Differences in agglomeration externalities and industrial regimes between locations generate performance differentials for their localized economic activities. For more than two decades, scholars have debated which externality is dominant for growth and under which regime. This study aims to resolve this debate by analyzing the influence of agglomeration economies on the growth of five-digit manufacturing sectors and firms for Indonesian cities and regencies between 2000 and 2009. This is investigated employing the recent reconceptualization of variety based on sectoral linkages distinguishing related and unrelated varieties, which allow assessing their idiosyncratic economic roles. The findings support that economic relatedness is the dominant source for expansion of sectors and firms within Indonesian locations. Specialized clusters and competition are inversely related to manufacturing growth, although the latter fosters sectoral employment within Indonesian regencies. Population density and human capital show antithetic effects between cities and regencies due to their distinctive urbanization trajectories and industrial compositions.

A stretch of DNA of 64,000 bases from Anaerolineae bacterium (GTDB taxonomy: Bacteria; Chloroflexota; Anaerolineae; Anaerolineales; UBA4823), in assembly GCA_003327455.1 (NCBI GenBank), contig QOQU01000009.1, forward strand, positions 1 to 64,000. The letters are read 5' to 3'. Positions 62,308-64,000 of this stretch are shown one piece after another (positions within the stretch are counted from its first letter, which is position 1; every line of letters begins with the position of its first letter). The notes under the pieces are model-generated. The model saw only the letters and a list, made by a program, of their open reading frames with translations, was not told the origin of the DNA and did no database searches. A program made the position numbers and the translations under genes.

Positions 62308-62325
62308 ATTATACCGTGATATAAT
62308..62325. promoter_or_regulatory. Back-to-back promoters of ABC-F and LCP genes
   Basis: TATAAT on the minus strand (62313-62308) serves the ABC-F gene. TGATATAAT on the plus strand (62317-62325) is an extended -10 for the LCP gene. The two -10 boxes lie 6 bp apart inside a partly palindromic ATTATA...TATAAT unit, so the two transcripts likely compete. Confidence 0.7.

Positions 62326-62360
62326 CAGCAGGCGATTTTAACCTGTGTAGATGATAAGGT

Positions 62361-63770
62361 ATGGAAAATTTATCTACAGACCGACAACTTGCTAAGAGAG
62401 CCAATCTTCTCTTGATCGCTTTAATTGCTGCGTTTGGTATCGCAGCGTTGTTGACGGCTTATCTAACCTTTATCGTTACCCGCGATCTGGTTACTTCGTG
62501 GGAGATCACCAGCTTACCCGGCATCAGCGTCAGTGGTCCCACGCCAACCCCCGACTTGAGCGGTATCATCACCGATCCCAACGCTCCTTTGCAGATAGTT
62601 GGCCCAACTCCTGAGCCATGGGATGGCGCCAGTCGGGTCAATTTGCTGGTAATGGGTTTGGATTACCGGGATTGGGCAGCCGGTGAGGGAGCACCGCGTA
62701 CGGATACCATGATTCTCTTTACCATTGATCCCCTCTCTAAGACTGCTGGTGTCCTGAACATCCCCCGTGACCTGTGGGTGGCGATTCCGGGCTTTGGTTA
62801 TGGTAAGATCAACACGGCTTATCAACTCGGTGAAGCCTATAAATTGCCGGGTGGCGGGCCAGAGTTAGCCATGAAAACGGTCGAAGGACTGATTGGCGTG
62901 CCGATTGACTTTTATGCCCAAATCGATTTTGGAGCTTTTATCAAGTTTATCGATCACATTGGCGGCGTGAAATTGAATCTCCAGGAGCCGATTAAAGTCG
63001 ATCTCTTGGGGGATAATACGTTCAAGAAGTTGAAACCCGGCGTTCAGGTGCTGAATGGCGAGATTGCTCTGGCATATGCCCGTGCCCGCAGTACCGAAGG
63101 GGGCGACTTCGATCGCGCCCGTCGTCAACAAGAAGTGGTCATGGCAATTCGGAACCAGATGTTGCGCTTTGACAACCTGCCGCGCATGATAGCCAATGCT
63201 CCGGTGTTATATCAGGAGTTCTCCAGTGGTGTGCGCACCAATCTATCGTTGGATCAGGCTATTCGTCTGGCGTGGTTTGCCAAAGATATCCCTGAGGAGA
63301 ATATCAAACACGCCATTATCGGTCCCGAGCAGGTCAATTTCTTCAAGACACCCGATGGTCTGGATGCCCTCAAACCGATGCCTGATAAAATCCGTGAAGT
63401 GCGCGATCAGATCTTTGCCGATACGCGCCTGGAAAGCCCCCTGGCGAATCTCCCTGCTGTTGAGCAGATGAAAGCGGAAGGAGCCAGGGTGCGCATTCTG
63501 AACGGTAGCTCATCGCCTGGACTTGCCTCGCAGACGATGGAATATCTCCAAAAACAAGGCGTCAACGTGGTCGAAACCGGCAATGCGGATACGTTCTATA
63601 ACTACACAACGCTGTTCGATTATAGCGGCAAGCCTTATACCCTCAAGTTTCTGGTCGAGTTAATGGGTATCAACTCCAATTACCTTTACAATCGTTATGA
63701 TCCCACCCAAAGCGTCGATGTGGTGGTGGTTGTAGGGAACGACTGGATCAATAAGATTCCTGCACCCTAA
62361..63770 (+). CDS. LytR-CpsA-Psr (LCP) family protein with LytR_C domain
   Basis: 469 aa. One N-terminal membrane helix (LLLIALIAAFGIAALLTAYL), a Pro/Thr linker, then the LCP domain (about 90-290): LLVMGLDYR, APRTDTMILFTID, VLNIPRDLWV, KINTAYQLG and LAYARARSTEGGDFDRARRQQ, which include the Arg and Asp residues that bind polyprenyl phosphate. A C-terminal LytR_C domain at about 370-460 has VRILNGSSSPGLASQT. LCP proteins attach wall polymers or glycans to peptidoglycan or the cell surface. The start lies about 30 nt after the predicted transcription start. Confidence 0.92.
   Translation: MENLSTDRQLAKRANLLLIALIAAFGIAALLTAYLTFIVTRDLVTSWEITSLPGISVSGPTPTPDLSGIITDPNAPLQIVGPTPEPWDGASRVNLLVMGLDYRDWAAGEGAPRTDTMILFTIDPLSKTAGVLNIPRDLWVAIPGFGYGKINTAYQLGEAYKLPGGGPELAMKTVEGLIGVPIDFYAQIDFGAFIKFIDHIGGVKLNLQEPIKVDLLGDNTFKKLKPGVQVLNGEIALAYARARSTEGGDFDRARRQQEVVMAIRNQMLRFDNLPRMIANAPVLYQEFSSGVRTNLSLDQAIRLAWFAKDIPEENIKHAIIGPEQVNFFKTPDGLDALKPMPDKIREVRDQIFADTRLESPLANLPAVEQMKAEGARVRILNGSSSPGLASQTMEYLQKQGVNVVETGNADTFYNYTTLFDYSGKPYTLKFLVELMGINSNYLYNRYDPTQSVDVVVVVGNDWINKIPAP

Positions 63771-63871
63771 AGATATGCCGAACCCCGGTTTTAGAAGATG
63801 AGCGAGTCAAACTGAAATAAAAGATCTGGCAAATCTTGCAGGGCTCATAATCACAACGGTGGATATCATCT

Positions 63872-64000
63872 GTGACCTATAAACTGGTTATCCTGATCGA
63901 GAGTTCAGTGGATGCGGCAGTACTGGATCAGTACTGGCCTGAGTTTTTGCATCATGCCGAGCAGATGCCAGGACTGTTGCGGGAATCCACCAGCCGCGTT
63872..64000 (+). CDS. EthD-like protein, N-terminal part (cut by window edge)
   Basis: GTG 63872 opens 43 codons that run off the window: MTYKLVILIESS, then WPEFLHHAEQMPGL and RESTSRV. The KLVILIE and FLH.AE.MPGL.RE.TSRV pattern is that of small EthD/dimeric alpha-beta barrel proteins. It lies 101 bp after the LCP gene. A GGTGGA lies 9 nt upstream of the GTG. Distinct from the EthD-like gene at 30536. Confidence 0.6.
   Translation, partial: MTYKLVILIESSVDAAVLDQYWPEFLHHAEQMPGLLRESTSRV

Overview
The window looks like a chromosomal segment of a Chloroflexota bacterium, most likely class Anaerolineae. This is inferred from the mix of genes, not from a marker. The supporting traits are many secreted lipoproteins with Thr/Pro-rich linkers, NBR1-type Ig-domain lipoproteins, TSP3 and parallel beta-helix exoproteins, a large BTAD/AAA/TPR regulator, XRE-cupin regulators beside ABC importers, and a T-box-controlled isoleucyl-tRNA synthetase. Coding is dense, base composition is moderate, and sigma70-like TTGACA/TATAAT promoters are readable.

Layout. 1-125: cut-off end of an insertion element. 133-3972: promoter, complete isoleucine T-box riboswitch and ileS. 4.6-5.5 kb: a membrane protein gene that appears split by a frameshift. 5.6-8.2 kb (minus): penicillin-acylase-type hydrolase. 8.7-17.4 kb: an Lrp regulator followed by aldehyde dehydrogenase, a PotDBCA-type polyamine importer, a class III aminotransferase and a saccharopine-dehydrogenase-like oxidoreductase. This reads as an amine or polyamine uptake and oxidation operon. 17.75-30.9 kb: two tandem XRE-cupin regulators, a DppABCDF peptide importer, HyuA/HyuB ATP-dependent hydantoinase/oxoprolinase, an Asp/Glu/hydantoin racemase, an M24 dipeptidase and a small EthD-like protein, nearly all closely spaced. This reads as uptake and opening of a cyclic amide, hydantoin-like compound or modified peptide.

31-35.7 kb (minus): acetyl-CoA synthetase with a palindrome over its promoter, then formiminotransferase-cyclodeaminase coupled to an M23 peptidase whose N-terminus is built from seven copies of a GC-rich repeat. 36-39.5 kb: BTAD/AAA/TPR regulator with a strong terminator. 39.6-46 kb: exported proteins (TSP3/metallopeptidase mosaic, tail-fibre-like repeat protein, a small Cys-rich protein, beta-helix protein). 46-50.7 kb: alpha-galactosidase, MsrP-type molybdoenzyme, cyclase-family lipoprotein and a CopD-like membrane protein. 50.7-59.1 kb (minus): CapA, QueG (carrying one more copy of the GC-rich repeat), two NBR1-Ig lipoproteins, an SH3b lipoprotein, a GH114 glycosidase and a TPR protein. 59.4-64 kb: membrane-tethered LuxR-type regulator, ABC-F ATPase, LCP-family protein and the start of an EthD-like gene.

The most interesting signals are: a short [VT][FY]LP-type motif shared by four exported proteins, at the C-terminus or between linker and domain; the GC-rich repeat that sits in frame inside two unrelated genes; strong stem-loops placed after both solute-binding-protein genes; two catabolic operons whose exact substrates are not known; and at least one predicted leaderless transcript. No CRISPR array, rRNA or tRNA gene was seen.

|Number of pages||36|
|Journal||Growth and Change|
|Early online date||14 Feb 2016|
|Publication status||Published - 2 Mar 2017|